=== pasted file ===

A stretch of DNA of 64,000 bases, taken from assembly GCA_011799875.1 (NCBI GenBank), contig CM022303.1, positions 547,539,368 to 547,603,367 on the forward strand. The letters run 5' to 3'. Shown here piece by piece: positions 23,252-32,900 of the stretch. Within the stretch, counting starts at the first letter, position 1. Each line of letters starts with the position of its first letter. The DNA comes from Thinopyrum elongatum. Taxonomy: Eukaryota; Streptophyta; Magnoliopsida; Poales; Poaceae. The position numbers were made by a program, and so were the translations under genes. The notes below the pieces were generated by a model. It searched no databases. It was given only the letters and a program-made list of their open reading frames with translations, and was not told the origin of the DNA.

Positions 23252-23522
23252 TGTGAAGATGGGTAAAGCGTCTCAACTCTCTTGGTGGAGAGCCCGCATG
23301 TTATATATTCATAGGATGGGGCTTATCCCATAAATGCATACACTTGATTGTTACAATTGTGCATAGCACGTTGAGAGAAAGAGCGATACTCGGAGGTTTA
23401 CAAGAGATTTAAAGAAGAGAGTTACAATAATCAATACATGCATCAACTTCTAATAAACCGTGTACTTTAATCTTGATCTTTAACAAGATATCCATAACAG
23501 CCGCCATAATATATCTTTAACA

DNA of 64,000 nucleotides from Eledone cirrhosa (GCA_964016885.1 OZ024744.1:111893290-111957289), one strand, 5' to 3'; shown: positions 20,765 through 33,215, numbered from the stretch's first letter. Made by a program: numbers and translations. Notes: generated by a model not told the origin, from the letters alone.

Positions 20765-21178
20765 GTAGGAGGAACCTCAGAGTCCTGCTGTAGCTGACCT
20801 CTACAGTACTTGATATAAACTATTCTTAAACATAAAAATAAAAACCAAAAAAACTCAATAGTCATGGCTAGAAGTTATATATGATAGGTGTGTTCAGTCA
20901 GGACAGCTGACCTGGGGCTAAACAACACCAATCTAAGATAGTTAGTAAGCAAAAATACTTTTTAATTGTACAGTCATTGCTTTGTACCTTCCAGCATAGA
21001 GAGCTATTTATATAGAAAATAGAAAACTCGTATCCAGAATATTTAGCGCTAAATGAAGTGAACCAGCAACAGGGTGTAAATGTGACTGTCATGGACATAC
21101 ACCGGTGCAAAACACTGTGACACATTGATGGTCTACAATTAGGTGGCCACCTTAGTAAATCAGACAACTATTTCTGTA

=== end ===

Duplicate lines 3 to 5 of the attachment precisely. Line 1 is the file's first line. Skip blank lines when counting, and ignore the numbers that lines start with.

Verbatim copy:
23252 TGTGAAGATGGGTAAAGCGTCTCAACTCTCTTGGTGGAGAGCCCGCATG
23301 TTATATATTCATAGGATGGGGCTTATCCCATAAATGCATACACTTGATTGTTACAATTGTGCATAGCACGTTGAGAGAAAGAGCGATACTCGGAGGTTTA
23401 CAAGAGATTTAAAGAAGAGAGTTACAATAATCAATACATGCATCAACTTCTAATAAACCGTGTACTTTAATCTTGATCTTTAACAAGATATCCATAACAG